Summerfield, A., Dixon, E. R., Hunt, J., Fleming, H. R. and Lee, M. R. F. 2023. Spatial and bulked soil and herbage selenium concentrations in different pasture types in SW England. Rothamsted Research. https://doi.org/10.23637/rothamsted.98xxx
|Authors||Summerfield, A., Dixon, E. R., Hunt, J., Fleming, H. R. and Lee, M. R. F.|
The data included in this dataset are selenium (Se) concentrations of soil and herbage from a number of pasture fields, with additional soil, herbage and farm management data either available as part of this data package or in linked sources. For 20 fields, bulked soil samples and bulked herbage samples (not from the same locations) were taken to be representative of the fields. For three of these fields, additional sampling at point locations was undertaken, with both soil and herbage being taken from the same places.
For herbage and soil, total Se was measured. In addition, soil Se bioavailability was assessed through sequential fractionation. Fractions F0 and F1 (see below for methods) are assumed to be soluble Se; fraction F2 is exchangeable Se; fraction F3 is associated with Fe, Al and Mn oxides, carbonates and hydrolysable organic matter, and is assumed to be not readily available to plants; fraction F4 is the residual fraction that is elemental, insoluble and unavailable.
The experiment took place on the North Wyke Farm Platform (NWFP), a UK National Capability in SW England. The NWFP is split into a number of self-contained farms (‘farmlets’) that are managed according to different operation philosophies or practices. At the time of the experiment, there were three farmlets on the NWFP with different pasture management strategies. Permanent pasture (PP), a perennial ryegrass monoculture (HS) which was sown with a high sugar Lolium perenne cv. AberMagic, and a white clover/perennial ryegrass mix (WC) with the same ryegrass variety as the HS pasture. The PP and HS pastures received N fertilizer at a standard rate, but the WC pastures did not due to the inclusion of a legume. Fields within a farmlet are cut for silage and grazed by cattle and sheep.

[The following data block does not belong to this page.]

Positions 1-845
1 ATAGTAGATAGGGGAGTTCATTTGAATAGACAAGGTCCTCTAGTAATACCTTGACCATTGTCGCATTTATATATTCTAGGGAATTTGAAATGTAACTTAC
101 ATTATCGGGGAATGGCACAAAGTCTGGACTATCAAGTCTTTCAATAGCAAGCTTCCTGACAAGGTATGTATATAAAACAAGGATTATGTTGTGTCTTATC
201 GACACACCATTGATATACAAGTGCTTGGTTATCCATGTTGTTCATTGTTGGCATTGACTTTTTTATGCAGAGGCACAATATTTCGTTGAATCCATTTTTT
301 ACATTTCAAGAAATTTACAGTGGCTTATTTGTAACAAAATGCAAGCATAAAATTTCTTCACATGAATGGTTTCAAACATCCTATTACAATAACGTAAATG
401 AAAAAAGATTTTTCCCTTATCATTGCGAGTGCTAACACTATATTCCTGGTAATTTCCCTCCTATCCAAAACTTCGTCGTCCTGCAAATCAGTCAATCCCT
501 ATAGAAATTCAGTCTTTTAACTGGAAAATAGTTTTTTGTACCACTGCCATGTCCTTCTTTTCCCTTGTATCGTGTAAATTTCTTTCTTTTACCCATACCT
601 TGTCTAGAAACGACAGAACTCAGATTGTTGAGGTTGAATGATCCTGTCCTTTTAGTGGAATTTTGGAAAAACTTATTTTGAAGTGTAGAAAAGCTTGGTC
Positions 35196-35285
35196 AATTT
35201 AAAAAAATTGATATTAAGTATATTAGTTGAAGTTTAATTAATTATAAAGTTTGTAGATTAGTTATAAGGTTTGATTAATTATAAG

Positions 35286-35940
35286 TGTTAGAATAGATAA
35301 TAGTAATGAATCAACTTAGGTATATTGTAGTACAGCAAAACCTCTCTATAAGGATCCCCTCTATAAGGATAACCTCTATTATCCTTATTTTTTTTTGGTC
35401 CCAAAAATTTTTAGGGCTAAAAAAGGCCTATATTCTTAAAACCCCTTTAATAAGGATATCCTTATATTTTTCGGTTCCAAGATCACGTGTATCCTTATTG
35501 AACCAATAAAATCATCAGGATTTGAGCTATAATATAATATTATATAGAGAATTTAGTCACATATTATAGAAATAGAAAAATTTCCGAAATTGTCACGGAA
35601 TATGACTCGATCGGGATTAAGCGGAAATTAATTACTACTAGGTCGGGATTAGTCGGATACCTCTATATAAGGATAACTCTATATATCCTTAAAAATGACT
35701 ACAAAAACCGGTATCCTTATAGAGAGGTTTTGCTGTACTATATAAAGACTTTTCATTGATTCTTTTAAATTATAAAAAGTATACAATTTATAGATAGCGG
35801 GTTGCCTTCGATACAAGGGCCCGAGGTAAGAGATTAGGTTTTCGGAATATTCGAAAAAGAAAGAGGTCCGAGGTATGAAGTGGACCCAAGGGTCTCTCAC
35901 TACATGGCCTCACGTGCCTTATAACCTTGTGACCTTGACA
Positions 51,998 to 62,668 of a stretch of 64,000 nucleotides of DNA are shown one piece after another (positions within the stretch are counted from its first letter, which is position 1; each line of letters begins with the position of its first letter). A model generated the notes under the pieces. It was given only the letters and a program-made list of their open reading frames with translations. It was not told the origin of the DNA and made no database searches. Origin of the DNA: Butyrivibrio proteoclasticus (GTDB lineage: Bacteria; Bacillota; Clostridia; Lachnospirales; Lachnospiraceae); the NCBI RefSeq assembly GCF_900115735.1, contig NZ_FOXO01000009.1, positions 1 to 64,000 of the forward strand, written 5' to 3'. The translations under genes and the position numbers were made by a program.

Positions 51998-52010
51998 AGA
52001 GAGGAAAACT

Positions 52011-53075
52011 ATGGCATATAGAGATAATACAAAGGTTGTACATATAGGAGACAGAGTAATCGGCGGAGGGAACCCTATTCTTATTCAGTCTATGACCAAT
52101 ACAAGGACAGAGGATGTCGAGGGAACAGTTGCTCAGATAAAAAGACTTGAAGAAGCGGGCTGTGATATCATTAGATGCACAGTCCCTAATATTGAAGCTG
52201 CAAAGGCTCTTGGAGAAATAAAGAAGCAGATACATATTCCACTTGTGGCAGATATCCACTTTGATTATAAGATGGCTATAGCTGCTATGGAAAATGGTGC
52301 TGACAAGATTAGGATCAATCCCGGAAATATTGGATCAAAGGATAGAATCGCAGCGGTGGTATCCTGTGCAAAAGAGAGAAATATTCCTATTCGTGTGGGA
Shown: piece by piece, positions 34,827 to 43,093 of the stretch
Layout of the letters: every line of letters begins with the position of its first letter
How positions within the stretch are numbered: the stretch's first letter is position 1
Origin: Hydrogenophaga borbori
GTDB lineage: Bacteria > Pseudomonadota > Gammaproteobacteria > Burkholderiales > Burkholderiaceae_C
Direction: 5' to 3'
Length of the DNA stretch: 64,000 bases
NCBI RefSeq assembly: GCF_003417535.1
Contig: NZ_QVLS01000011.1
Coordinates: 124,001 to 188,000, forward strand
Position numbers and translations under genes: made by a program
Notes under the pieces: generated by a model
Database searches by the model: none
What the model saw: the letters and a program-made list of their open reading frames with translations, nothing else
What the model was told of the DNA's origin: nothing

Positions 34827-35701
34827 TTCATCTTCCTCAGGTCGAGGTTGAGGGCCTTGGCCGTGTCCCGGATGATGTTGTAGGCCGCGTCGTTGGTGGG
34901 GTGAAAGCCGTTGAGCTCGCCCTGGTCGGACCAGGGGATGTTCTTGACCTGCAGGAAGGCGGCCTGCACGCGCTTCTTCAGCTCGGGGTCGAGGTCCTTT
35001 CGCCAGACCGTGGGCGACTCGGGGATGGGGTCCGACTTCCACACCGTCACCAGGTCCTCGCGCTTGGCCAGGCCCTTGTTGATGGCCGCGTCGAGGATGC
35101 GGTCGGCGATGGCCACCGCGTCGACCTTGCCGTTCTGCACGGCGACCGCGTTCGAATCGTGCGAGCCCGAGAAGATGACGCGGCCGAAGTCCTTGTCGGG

The NWFP is highly instrumented and monitored, and core NWFP datasets are open and include in-situ water flow and chemistry taken at 15-minute intervals; 15-minute Met measurements; 15-minute soil moisture measurements; 30-minute GHG emissions; soils, crop and botanical field survey data; livestock and crop performance data; and farm operational activities, and contextual information is also available. See https://nwfp.rothamsted.ac.uk/. Registration is required, but all data is freely available for download. Further information about the NWFP, including Guides and Information about the data collected, are available at http://resources.rothamsted.ac.uk/farmplatform.
|Year of Publication||2023|
|Digital Object Identifier (DOI)||https://doi.org/10.23637/rothamsted.98xxx|
|Funder||Biotechnology and Biological Sciences Research Council|
|Funder project or code||TS/J0003069/1|
|S2N - Soil to Nutrition - Work package 2 (WP2) - Adaptive management systems for improved efficiency and nutritional quality|
|The North Wyke Farm Platform [2012-2017]|
CC BY 4.0
File Access Level
CC BY 4.0
File Access Level
CC BY 4.0
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|Data collection period||01 Mar 2015 to end of 31 May 2015|
Geographic region bounding box
(50.760895, -3.912818) to (50.779163, -3.894599)
|Data collection method|
Sample collection methods: